Infusing Microtension in Your Novel

Last week we started looking into tension in novels, and we’ll wrap up this topic in this post so we can move on to our last few pillars of novel construction before the year is over.

I discussed how there are different kinds of tension: the tension in the plot and tension the characters feel, as opposed to the tension we want readers to feel as they read our scenes. Let’s review a bit.

What Creates Tension?

  1. Caring about the characters and what happens to them! This is the biggest source of tension. You can have all kinds of blow-up action and visual excitement, but if the reader does not care about your characters, they won’t feel any concern for them. Tension is all about characters. I’ve said this repeatedly, but everything hinges on the characters you create—making them empathetic, putting them in jeopardy and unfortunate situations, giving them qualities that make them admirable.
  2. High stakes. Go back to those posts and really get that high stakes are about what the character cares passionately about. This is the key. To create tension, then, you need your very empathetic characters, and particularly your protagonist, to be facing trouble with high stakes.

How to Ramp Up That Tension

Now, there are technical things you can do to help tighten the pacing and ramp up tension, but those two things need to be foundational and present for tension. And then, to ramp tension to the max, you want to focus on microtension. I introduced microtension last week, and now we’re going to look at this more in depth.

Just what is microtension? Just as the prefix suggests, it’s tension on a micro level, or in small, barely noticeable increments. Your big plot twists and reversals and surprises are macro-tension items. But microtension is achieved on a line-by-line basis.

For example, anytime a character has conflicting feelings, you have microtension. Microtension can be small, simmering, subtext, subtle. Even the choice of words or the turn of a phrase can produce microtension by its freshness or unexpected usage.

A sudden change in emotion can create tension. A character struggling between two opposite emotions creates tension. Odd contradictory emotions and reactions can create microtension.

Examples of Seeming Contradictions

Donald Maass, in his Breakout Novel workshop, had us participants thinking about how people often cry at weddings and feel a strange sadness. There can be a sense of loss at a wedding (a mother feeling as if her daughter is no longer her baby, for example). It seems contradictory to cry and be sad at such a joyous occasion. (Now, if the mother hates the guy her daughter is marrying, she may cry justifiably, but that isn’t microtension. If she struggles with trying to let go and trust her daughter will make it work amid her dislike of the guy, that is.)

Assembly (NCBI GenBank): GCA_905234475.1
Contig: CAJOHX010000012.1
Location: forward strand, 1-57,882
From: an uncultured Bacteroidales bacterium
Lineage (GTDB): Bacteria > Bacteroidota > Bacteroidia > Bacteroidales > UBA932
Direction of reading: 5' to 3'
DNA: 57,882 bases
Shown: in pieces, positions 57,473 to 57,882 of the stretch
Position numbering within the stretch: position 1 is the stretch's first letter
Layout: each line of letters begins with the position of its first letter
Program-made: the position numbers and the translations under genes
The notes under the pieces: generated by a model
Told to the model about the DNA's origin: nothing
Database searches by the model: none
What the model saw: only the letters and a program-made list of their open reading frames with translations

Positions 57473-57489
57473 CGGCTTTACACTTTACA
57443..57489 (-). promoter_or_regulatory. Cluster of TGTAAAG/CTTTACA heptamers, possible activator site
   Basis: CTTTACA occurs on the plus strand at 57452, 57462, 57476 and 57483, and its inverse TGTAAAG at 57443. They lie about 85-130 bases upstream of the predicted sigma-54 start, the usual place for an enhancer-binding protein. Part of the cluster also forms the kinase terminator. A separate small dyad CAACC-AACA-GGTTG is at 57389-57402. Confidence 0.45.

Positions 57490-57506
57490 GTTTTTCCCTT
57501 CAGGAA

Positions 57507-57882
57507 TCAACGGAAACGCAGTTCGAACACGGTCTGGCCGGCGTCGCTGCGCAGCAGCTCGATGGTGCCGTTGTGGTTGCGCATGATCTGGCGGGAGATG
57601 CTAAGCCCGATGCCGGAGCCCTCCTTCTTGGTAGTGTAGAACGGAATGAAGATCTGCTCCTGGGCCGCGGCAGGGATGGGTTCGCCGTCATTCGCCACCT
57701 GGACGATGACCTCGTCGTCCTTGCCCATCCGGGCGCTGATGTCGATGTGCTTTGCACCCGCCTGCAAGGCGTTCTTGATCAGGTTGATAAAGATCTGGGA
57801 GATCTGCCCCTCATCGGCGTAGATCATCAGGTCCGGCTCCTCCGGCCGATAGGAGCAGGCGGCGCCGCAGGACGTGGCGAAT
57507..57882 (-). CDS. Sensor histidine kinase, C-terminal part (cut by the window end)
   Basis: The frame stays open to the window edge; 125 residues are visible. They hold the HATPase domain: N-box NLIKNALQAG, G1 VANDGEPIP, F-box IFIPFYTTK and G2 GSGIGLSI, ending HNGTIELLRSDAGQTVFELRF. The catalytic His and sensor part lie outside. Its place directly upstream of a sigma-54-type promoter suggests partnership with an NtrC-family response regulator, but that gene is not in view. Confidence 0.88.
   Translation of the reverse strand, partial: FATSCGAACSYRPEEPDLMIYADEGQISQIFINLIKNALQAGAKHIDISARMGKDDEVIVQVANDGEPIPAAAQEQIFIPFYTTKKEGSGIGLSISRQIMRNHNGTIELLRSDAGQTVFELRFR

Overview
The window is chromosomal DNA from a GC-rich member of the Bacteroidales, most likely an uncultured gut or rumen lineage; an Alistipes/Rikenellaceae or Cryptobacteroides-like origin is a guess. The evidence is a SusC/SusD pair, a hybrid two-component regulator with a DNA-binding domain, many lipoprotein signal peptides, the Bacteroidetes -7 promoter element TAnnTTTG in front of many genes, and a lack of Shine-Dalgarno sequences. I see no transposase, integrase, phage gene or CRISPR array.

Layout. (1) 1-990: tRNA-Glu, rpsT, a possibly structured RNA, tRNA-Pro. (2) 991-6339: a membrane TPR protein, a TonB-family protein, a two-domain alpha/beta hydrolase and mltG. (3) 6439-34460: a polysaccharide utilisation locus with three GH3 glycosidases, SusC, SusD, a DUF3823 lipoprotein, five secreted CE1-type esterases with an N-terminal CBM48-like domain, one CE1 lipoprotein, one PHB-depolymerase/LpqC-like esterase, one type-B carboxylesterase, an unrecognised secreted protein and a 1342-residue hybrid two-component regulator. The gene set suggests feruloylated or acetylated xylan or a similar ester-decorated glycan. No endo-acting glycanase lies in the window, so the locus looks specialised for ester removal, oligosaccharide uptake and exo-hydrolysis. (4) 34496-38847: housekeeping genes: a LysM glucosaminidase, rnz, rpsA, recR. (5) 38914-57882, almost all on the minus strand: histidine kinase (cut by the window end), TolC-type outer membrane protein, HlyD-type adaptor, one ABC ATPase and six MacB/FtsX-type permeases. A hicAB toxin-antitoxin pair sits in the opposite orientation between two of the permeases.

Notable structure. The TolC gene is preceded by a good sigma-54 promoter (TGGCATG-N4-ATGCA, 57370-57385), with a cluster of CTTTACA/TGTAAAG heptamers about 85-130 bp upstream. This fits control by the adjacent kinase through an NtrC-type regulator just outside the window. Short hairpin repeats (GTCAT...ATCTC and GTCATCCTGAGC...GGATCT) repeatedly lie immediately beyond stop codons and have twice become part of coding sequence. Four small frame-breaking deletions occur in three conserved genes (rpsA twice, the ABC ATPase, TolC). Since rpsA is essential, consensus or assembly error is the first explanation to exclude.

Then, Maass had us think how people often laugh at funerals or wakes. In honoring the recently departed, they will often recount humorous anecdotes to make the mourners laugh and to remember funny moments in the deceased’s life. Isn’t it odd? To laugh in joy over someone who is dead and whom we loved. It seems a contradiction, and it’s curious, so it intrigues us.

At any given moment, we are feeling a number of different emotions, and they often clash. By going deep into your characters and drawing out that type of inner conflict as often as possible, you can bring microtension into your scenes. Again, you will have outer conflict as well (hopefully a lot of it). But by adding the inner conflict in such a way, you can ramp up the microtension. Try to avoid common expressions we’ve all heard before. Think past the obvious first emotion and find something deeper, something submerged and underlying the superficial emotion. Strive for the unexpected.

Three Areas in Which You Can Add Microtension

Here are three areas and ways you can add microtension to your scenes:

  1. Dialog: examine each line of dialog. Take out boring and unnecessary words, and trivial matters. Go for clever. Find a way to give each speaker a unique voice and style of speaking (read my previous post on word whiskers). Keep in mind the tension is in the relationship between the characters speaking, not in the information presented.